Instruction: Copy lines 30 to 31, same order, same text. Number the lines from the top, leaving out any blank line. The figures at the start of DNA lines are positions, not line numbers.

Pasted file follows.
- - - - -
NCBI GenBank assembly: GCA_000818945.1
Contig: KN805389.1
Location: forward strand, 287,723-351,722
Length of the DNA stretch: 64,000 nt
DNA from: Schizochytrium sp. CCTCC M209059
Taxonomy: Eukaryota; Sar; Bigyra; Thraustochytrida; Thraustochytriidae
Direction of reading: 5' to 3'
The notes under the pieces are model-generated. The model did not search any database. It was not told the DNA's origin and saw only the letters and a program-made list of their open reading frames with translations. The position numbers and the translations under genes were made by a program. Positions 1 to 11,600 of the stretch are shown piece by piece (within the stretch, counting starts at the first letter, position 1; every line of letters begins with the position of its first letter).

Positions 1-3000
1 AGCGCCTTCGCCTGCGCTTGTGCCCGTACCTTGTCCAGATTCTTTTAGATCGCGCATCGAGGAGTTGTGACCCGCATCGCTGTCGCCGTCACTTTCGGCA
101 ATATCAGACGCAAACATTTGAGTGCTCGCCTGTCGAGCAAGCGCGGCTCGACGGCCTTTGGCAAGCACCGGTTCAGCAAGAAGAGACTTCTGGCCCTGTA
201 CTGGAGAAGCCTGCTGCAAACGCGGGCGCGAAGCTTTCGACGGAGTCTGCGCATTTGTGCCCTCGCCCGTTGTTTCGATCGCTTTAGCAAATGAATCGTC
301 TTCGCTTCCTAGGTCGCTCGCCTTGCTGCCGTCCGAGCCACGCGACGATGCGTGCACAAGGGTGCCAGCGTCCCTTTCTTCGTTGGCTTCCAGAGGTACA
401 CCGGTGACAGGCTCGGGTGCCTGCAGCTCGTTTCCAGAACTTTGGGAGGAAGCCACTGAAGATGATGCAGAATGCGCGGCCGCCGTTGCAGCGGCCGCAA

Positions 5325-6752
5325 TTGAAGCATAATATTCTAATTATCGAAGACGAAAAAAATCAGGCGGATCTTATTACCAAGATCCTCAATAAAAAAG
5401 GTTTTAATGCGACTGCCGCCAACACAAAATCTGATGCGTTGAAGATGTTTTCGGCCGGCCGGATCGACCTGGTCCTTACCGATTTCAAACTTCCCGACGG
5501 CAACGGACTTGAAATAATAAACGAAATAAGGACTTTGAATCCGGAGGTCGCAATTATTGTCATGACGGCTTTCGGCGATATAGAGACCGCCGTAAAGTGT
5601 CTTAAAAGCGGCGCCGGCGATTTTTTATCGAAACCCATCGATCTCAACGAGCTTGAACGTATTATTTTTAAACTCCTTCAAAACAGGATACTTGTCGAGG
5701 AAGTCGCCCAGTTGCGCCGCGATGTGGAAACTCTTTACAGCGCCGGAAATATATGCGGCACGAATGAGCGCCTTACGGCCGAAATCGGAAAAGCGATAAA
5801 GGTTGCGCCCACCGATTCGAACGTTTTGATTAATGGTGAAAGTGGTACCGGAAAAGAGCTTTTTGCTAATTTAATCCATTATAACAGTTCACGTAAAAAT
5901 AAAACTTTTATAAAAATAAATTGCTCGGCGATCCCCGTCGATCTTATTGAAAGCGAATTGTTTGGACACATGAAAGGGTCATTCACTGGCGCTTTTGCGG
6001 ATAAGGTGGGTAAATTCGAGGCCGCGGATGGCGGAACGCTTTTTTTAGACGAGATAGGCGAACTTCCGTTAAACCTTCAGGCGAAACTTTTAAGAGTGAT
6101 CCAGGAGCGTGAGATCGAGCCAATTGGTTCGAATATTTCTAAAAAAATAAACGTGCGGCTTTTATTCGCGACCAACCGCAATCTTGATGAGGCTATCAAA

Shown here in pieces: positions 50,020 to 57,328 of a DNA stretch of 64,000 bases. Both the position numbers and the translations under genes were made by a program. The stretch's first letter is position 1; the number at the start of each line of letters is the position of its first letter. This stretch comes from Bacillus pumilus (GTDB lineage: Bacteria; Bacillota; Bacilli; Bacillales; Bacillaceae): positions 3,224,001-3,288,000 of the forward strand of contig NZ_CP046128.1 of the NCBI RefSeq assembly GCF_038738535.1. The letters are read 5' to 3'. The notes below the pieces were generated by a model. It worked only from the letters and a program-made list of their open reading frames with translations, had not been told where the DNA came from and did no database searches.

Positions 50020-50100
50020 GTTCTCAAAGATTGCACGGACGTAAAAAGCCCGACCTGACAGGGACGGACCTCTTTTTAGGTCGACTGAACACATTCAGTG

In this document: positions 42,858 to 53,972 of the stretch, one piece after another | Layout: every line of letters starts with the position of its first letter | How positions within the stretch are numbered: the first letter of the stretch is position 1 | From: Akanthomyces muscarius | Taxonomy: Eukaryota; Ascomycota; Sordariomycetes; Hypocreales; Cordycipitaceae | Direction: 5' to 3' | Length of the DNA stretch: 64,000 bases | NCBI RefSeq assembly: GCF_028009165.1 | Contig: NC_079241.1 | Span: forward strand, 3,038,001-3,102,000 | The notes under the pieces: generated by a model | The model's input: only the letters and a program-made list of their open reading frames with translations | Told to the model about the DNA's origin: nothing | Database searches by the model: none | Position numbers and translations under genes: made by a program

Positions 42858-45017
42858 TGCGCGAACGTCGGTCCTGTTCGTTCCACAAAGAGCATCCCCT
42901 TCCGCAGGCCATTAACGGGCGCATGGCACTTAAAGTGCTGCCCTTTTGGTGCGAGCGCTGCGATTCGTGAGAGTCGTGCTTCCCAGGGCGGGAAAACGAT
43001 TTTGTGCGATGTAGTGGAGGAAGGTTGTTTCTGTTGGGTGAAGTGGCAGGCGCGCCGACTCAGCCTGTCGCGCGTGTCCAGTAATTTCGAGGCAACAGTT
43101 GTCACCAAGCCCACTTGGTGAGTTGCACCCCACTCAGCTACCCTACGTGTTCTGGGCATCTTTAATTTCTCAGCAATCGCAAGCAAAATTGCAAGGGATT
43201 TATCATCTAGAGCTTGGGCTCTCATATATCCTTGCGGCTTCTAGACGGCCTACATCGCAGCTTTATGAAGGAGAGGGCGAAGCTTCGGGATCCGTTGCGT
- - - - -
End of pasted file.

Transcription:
42858 TGCGCGAACGTCGGTCCTGTTCGTTCCACAAAGAGCATCCCCT
42901 TCCGCAGGCCATTAACGGGCGCATGGCACTTAAAGTGCTGCCCTTTTGGTGCGAGCGCTGCGATTCGTGAGAGTCGTGCTTCCCAGGGCGGGAAAACGAT